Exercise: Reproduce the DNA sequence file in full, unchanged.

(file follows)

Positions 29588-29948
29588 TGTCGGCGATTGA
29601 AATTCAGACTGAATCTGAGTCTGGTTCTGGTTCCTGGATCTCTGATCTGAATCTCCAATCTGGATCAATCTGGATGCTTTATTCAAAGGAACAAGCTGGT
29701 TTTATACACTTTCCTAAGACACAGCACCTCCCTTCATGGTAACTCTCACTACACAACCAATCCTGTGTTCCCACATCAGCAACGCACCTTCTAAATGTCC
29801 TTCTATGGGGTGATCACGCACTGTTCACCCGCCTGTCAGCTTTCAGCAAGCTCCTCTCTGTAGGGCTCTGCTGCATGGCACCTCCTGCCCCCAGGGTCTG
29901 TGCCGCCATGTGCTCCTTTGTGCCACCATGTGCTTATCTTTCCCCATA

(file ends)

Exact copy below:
Positions 29588-29948
29588 TGTCGGCGATTGA
29601 AATTCAGACTGAATCTGAGTCTGGTTCTGGTTCCTGGATCTCTGATCTGAATCTCCAATCTGGATCAATCTGGATGCTTTATTCAAAGGAACAAGCTGGT
29701 TTTATACACTTTCCTAAGACACAGCACCTCCCTTCATGGTAACTCTCACTACACAACCAATCCTGTGTTCCCACATCAGCAACGCACCTTCTAAATGTCC
29801 TTCTATGGGGTGATCACGCACTGTTCACCCGCCTGTCAGCTTTCAGCAAGCTCCTCTCTGTAGGGCTCTGCTGCATGGCACCTCCTGCCCCCAGGGTCTG
29901 TGCCGCCATGTGCTCCTTTGTGCCACCATGTGCTTATCTTTCCCCATA